‘Queer’-Affirming Student Group Sponsors Glitter Ashes on Ash Wednesday

An Episcopalian pastor distributed ashes and a Lutheran pastor attended in a show of support.

Student receiving ashes during a glitter ashes event at Fort Hays State University on Feb. 14, 2024.
Student receiving ashes during a glitter ashes event at Fort Hays State University on Feb. 14, 2024. (photo: Cristina Janney / Hays Post)

A student group at a public university in Kansas on Ash Wednesday sponsored a distribution of ashes mixed with glitter as “an inherently queer sign of Christian belief,” an annual event that some Catholic students see as a mockery of their faith.

“Get your ash on campus!” said the Facebook post for Glitter+Ash, an event sponsored by Us4U, a student group at Fort Hays State University in Hays, Kansas, that calls itself “an inclusive, faith-based student organization focused on providing service.”

One participant said organizers were reacting against “a tradition of exclusion” in Christianity of people who are attracted to members of the same sex and people who identify with a gender other than the one that corresponds with their biological sex, according to Hays Post, a local news website.

An Episcopalian pastor distributed ashes and a Lutheran pastor attended in support, but a representative of a local Methodist church declined to participate after he learned the details of the event, Hays Post reported.

Some Catholic students at the school who took exception to the event saw it as a parody of Ash Wednesday, one of the holiest days of the Catholic liturgical calendar and the beginning of the penitential season of Lent. During Masses and other services at Catholic churches that day, a priest or other minister makes a cross on the foreheads of people who attend, out of ashes from burnt palms from the previous year’s Palm Sunday.

While certain other Christian denominations have a similar practice, distributing ashes on Ash Wednesday originated during the Middle Ages in the Catholic Church.

Comments on social media from opponents of the glitter ashes event at Fort Hays State described it as “disgraceful,” “outrageous,” and “beyond sickening.”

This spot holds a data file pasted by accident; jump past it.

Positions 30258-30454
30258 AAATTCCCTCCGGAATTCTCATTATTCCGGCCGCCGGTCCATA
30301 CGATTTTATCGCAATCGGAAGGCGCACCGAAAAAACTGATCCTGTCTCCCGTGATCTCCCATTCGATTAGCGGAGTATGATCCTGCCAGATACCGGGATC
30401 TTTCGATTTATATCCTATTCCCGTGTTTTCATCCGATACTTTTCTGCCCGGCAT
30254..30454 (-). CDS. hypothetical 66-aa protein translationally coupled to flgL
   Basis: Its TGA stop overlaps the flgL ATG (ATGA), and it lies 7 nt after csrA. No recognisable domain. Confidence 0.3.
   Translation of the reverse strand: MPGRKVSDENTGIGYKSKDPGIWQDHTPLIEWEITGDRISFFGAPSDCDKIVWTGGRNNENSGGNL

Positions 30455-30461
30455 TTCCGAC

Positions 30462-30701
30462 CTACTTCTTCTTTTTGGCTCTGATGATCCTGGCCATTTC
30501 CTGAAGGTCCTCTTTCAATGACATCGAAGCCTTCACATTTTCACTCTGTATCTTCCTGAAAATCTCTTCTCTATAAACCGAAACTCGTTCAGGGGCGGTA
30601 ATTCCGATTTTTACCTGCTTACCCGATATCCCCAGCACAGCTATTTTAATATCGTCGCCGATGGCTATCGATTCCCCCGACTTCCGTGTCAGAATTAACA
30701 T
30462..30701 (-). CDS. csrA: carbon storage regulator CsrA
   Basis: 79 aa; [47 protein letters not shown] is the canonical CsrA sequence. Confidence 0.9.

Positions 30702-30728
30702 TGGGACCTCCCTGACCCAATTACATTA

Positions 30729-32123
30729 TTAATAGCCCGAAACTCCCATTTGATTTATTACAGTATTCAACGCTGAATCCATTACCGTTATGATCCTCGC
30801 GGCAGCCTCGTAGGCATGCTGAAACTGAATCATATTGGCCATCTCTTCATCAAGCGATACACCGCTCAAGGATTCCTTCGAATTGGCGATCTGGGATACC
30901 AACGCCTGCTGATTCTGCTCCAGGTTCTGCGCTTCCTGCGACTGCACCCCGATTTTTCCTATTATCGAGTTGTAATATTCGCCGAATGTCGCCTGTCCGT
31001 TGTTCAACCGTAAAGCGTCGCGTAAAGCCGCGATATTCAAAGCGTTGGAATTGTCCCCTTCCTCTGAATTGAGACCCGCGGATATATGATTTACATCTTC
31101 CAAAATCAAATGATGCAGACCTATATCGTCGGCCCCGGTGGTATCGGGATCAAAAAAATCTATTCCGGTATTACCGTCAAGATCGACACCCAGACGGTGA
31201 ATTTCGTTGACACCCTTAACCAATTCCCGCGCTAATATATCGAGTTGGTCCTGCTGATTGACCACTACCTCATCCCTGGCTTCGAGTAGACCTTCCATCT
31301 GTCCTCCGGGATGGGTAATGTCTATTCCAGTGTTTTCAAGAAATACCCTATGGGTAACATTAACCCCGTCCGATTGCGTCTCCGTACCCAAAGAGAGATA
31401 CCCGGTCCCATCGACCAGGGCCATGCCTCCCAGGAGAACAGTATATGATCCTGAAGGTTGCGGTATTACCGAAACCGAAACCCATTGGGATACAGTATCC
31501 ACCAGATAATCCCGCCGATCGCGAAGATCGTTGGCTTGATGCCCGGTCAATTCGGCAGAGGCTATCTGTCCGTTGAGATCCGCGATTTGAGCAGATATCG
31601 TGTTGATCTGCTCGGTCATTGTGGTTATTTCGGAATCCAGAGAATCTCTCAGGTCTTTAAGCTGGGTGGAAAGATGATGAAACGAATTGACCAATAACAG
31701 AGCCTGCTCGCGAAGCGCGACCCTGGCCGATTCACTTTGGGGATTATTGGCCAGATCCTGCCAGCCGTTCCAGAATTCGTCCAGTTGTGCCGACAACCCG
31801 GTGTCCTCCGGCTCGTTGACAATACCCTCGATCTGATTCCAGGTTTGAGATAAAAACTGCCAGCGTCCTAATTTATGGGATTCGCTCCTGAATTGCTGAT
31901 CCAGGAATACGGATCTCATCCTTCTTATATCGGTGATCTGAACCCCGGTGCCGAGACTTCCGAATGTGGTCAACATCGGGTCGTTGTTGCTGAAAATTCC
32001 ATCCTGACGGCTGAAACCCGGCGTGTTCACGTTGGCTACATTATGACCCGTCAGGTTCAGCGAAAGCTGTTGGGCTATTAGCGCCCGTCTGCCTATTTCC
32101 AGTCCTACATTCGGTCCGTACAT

A member of the student group, reacting to criticism, posted a message on social media saying that the glitter ashes event “is not intended to offend, but to reach out to those on the margins of society, those who have often experienced hurt from the church, and invite them back into the loving embrace of God.”

“It is not a mockery of faith,” the unsigned statement said. “The Glitter+Ash is meant to highlight that hope in Christ is promised to ALL Christians.”

Distributing glitter ashes on Ash Wednesday has become common on some college campuses and elsewhere, including at a Lutheran-sponsored event at Marquette University several years ago.

The student group at Fort Hays State University said the event on Wednesday, which included the option of receiving plain ashes or ashes mixed with glitter, has been held since 2017. It previously did not draw much outside attention. But a mention of this year’s event was included in a mass-email message that went to every student at the school, which has a total registration of 12,843. That led to social media reaction and news stories.

Bishop Jerry Vincke, who heads the Diocese of Salina, which includes Fort Hays State University, told the Register the glitter ashes event misses the point of Ash Wednesday.

“The reception of ashes calls us to remember our earthly mortality and the gift of God’s Mercy when we repent and believe in the Gospel. We turn to our Lord in humility. Sadly, the ‘glitter ashes’ mentality seems quite the opposite,” Bishop Vincke said.

“We pray for those who feel compelled to insult faithful Catholics and our liturgical practices, and we naturally look for ways to somehow respond with charity. But we must always remember God’s ways are not our ways,” the bishop said.

The Catholic chaplain at Fort Hays State University, Father Andy Hammeke, told the Register he would like to speak to the organizers of the glitter ashes event to get more of an understanding of it.

“Giving them the benefit of the doubt, I’d imagine they’re coming from a perspective of giving a sign of Christianity to a group that feels it’s marginalized. And my response to that is: Anybody can receive ashes. Our doors are open,” Father Hammeke said.

He added: “To be clear, we are a Catholic church, and we will always stand with Church teaching. But anyone who comes through these doors will be met with love.”

The priest said he was busy all day on Ash Wednesday, celebrating three well-attended Masses in the chapel of Comeau Catholic Campus Center -- 12:30 p.m., 5:45 p.m., and a candlelight Mass at 8 p.m. – and that he heard 62 confessions that day,

“Ash Wednesday’s one of the greatest days of the year for campus ministry at a college, and we had a great day yesterday,” Father Hammeke said by telephone.

A Catholic student active in the campus ministry program told the Register she spoke with some of the organizers of the glitter ashes event and came away persuaded that they were not trying to mock the Catholic Church.

“I might not agree with the way that they try to access a community that is underserved, but I see that their intentions were good in trying to just show more kinds of people that may have been pushed out in the past that Christ loves them,” said Emily Schoeppner, 21, a senior from Wichita majoring in art education.

The Register on Thursday was unable to reach the Episcopalian pastor who distributed glitter ashes, the Lutheran pastor who attended the event, and the Methodist representative who didn’t attend. A representative of the student group that sponsored the event was not available for comment prior to publication.